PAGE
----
Difficulties are encountered with both of these prior art techniques principally because control over the several process parameters and thereby control of the plasma energy involved cannot be achieved in either of the techniques. Particularly difficult is the reproduceability of accurate control of the discharge plasma since the floating potential of the discharge plasma cannot be readily accurately measured or controlled. Further glow discharge processes are complex and depend critically on a large number of process parameters. A glow discharge consists of a multiplicity of reactants, ions, free radicals, electrons and metastable excited species. These reactants may interact via a multiplicity of reaction pathways which may be initiated or propogated in either the gas phase or glowing thin film surface. Furthermore, the surface of the reactor walls and the floating potential of the plasma exerts a well known but little understood influence on the plasma chemistry. These factors are moreover strongly affected by a number of critical deposition parameters including the r.f. power and frequency, flow rate, substrate temperature, pressure, concentration ratio of gases, gas flow pattern and reactor geometry. The large number of critical process parameters and their complex interrelationships makes these processes difficult to understand and control.
In both glow discharge or chemical vapor deposition and r-f-sputtering the film is formed in the presence of either the plasma or the sputtering process thereby increasing the probability of the plasma or the sputtering introducing defects in the film being formed since both the plasma and sputtering process are inherently high energy destructive processes. These process induced defects would arise from the bombardment of the thin film by the energetic species and radiation produced in the glow discharge including excited and ionized molecules and fragments, secondary electrons and photons. Furthermore, in both the glow discharge and r-f sputtering process the dangling bond sites of silicon, for example, may be coordinated with hydrogen as the mono, di and trihydride which is not desirable since the presence of the di and trihydride in the film leads to undesirable photoelectric properties. In particular the photoconductivity is very poor. On the other hand it is desirable to have the hydrogen exist as the monohydride since it possesses excellent photoelectric properties. Furthermore, in the glow discharge processes, the possibility of microvoids being present in the film also exists which further leads to degradation of the electronic properties.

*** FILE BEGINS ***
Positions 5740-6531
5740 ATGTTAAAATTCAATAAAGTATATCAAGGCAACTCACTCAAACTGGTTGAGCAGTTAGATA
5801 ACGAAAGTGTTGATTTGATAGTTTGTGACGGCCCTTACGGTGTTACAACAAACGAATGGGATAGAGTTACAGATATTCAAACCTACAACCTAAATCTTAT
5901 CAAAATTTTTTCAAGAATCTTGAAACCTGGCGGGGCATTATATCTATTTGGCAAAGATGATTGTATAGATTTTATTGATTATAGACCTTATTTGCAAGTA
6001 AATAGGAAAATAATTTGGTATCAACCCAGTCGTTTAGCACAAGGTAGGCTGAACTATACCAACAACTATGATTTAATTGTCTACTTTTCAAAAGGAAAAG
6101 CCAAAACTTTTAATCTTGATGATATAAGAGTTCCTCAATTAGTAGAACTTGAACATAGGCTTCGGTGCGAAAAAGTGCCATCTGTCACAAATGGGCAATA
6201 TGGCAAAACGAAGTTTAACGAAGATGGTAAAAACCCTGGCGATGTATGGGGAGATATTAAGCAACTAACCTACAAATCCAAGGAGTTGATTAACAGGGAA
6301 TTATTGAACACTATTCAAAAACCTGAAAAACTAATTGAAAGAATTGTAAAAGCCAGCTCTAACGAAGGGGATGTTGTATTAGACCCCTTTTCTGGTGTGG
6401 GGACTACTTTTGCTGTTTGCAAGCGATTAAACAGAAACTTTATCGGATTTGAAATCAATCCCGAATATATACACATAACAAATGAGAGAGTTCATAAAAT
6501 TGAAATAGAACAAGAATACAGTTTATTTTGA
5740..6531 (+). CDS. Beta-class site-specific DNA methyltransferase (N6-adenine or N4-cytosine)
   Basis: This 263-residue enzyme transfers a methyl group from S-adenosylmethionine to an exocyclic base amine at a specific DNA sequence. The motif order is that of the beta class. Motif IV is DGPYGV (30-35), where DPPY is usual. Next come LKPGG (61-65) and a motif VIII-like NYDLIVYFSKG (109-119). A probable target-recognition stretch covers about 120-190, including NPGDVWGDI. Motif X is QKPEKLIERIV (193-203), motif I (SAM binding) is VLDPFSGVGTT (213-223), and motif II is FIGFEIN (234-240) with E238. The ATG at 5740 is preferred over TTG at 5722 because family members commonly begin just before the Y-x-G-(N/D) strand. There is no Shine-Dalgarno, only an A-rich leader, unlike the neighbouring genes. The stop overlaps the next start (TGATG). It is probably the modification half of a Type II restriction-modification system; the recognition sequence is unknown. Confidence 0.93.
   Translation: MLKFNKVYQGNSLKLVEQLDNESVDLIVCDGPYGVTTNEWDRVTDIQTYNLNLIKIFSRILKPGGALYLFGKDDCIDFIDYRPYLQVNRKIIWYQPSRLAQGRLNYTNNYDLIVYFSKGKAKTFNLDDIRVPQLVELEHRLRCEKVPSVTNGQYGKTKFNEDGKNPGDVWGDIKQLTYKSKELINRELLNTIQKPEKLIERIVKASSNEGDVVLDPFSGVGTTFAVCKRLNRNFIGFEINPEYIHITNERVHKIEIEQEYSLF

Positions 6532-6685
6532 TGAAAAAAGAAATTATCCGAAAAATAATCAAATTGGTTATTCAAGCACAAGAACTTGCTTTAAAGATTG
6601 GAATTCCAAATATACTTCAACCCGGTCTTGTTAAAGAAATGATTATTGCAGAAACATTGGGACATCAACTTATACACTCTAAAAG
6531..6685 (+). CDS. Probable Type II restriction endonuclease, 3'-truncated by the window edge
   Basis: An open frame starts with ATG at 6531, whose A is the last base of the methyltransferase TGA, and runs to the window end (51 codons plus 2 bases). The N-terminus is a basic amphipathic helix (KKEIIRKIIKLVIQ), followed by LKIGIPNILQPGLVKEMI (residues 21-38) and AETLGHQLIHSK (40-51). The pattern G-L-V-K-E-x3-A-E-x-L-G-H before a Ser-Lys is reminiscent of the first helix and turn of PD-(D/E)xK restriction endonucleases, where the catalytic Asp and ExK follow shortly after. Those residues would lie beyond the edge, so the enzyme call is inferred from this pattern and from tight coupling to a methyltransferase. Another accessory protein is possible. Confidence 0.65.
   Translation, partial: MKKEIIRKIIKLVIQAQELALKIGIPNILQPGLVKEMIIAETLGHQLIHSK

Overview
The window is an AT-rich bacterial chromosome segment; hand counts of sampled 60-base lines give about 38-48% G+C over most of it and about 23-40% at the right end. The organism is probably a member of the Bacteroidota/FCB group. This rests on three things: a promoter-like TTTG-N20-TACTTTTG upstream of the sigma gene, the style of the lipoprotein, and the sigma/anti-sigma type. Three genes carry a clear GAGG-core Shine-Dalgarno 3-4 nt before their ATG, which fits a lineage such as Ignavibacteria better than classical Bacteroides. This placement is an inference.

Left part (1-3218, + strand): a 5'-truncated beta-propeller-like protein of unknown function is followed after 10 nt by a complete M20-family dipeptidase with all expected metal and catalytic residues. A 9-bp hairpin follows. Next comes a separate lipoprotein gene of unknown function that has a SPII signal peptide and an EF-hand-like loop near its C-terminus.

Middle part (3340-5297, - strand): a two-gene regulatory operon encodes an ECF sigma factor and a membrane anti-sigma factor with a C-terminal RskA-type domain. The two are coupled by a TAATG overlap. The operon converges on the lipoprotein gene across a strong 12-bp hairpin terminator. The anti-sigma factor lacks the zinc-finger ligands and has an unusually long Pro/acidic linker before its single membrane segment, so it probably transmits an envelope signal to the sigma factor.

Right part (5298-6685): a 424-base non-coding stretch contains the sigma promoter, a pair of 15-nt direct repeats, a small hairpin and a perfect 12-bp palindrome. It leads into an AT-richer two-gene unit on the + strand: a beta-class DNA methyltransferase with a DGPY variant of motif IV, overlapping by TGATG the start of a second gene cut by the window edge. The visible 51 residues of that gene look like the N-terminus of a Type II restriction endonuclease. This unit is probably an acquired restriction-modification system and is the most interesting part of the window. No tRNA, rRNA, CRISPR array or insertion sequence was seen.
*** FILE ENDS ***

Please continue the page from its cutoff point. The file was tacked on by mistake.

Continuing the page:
U.S. Pat. No. 4,213,844 to Morimoto et al is directed to an ion plating technique wherein the plating material is vaporized and wherein the substrate holder is an electrode. While it describes a "cluster ion beam" there is no reactive ion beam generated which sputters a target of the material from which the film is to be formed. Furthermore, there is no sputtering at all since it relies on a vaporization process.
U.S. Pat. No. 4,217,374 to Ovshinsky describes a method of making an amorphous semiconductor film by vaporizing silicon, condensing it on a substrate and preferably at the same time introducing two or three compensating or altering agents like activated hydrogen and fluorine in amounts which reduce the localized states in the energy gap.
Ishii et al "Electrical Properties of Oxygenated Amorphous Si Prepared by Ion-Beam Sputtering;" Japanese J. Applied Physics, Vol. 18, (1979), No. 7, pages 1395, 1396 describes a duoplasmatron type ion source for use in a sputtering operation where a target was sputtered with argon and O2 was separately added to the chamber housing the substrate. There is no disclosure of sputtering with a reactive gas or more specifically with reactive hydrogen. In addition the duoplasmatron inherently produces a small beam focused to a very narrow degree and operates at relatively high energy levels. In view of this, the duoplasmatron technique is capable of use only in small area applications, less than about one square centimeter, and is not suitable for use in large area electronic applications.
In accordance with the present invention an improved method for producing semiconductor films on a substrate is provided. In particular, the method comprises generating a plasma of reactive gas and extracting and accelerating an ion beam from the plasma containing the reactive gas toward a target made from a material of which the film is to be formed. In this process the target is maintained at reduced pressure in a vacuum chamber and is sputtered by the reactive ion beam. The sputtered target material is collected as a thin film on a substrate which is physically isolated from the plasma generating and the sputtering process. Preferably the reactive gas is present in a mixture of same with an inert gas heavier than the reactive gas the reactive gas being present in an amount sufficient to passivate at least some of the dangling bonds formed in the sputtered material collected on said substrate.